Learning Disorder Checklist

This checklist is designed as a measure of symptomatology. It must be interpreted in the context of individual client circumstances and as such should be used only in combination with comprehensive medical, clinical and standardised cognitive and learning assessments. It is NOT a stand-alone diagnostic tool.

  • Inaccurate or unusually slow and effortful word reading.
  • Difficulties understanding the meaning of words read.
  • Problems with spelling.
  • Difficulties with writing (e.g. multiple grammatical or punctuation errors in every sentence, poor paragraph organisation, unclear expression).
  • Unable to master number sense, number facts or calculation (e.g. counts on fingers to add single-digit numbers instead of recalling maths facts as peers, gets lost in midst of arithmetic calculations).
  • Problems with maths reasoning (e.g. difficulty applying mathematical concepts, facts or procedures to solve quantitative problems).
  • The person’s academic skills in the problem area are clearly below those expected for their age and intellectual ability, and cause significant life impairment (this is a mandatory criterion).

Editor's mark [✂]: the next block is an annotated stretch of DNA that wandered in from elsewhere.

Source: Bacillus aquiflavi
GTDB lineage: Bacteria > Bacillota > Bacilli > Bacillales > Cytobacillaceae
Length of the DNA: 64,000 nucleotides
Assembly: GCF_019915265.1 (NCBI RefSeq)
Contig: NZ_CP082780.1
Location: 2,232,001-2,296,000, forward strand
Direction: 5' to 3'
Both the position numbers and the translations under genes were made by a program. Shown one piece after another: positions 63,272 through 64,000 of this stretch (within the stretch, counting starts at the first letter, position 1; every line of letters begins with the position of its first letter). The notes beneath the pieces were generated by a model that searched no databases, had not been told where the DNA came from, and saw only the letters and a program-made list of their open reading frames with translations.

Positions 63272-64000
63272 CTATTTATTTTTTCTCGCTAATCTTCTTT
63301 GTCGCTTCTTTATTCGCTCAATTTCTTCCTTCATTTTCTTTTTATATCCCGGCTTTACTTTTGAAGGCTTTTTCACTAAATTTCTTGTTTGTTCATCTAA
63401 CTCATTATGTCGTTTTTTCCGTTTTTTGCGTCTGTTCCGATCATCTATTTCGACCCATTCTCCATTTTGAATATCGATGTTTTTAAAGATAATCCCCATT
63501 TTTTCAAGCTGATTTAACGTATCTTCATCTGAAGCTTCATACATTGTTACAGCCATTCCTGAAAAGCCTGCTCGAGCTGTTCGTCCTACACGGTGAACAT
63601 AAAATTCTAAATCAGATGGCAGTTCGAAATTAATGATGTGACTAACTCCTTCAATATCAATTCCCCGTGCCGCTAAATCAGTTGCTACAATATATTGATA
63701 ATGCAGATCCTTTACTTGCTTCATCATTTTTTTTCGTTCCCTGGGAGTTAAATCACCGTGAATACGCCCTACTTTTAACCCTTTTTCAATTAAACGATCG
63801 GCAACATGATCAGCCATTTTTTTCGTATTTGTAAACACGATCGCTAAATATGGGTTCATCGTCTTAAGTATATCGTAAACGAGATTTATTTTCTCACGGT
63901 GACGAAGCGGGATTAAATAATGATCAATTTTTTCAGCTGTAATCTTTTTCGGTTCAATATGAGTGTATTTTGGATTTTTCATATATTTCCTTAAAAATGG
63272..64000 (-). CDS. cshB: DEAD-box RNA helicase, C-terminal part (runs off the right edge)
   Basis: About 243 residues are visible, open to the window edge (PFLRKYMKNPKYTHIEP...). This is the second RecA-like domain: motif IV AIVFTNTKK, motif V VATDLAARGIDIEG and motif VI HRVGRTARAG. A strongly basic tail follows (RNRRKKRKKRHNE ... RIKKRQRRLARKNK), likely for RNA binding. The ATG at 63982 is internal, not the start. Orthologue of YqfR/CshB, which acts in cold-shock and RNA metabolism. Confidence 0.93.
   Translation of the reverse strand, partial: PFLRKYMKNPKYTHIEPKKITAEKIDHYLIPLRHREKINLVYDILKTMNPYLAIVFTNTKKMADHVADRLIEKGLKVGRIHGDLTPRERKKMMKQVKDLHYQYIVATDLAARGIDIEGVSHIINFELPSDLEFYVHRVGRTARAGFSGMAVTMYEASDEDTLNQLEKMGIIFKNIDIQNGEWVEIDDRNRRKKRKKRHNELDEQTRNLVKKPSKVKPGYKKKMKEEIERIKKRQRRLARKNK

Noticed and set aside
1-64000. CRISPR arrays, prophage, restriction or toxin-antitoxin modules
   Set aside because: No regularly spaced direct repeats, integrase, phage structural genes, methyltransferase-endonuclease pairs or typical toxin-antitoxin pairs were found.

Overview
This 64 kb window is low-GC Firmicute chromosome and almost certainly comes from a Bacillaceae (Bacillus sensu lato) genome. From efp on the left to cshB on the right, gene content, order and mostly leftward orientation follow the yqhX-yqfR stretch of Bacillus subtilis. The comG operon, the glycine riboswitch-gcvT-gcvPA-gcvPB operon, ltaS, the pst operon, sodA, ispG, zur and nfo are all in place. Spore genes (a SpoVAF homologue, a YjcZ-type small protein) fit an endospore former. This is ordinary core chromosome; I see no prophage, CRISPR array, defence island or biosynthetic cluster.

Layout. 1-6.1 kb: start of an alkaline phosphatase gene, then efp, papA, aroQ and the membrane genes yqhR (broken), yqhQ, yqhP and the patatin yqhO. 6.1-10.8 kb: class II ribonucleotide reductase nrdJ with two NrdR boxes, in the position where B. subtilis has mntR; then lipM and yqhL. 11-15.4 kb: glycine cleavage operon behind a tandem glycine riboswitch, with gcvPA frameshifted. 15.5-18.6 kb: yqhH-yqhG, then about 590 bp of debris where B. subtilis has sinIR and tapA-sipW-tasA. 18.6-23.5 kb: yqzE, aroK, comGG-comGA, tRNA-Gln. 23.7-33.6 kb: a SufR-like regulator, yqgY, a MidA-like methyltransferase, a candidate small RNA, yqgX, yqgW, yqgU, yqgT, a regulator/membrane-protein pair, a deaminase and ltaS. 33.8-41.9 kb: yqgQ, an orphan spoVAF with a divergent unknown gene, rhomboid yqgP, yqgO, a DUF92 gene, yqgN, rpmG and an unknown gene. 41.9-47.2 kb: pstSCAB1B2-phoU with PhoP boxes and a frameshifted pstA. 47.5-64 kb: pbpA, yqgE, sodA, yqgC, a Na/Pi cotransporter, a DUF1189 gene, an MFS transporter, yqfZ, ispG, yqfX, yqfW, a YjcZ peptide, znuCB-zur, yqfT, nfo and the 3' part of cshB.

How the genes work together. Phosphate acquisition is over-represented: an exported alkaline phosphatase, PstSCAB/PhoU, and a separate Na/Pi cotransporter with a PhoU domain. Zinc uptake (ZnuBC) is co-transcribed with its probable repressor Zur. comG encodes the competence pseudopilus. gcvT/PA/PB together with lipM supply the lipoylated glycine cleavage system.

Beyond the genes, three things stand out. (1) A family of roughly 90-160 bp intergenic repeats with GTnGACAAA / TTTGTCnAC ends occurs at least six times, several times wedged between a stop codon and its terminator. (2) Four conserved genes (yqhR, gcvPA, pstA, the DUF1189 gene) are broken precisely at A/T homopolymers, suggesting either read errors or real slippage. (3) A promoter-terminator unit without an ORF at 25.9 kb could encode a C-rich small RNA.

If a person has experienced the mandatory criterion and one or more of the above difficulties for at least 6 months, despite the use of school or home-based interventions designed to target the difficulties, they may meet criteria for a diagnosis of a learning disorder.

In this case, it is recommended that they engage in a clinical assessment and an individualised, standardised learning assessment. For more comprehensive assessment, contact Strategic Psychology to book an appointment on (02) 6262 6157 or email support@strategicpsychology.com.au.


Reference: American Psychiatric Association. (2013). Diagnostic and statistical manual of mental disorders (DSM-5). Washington, D.C.: American Psychiatric Association.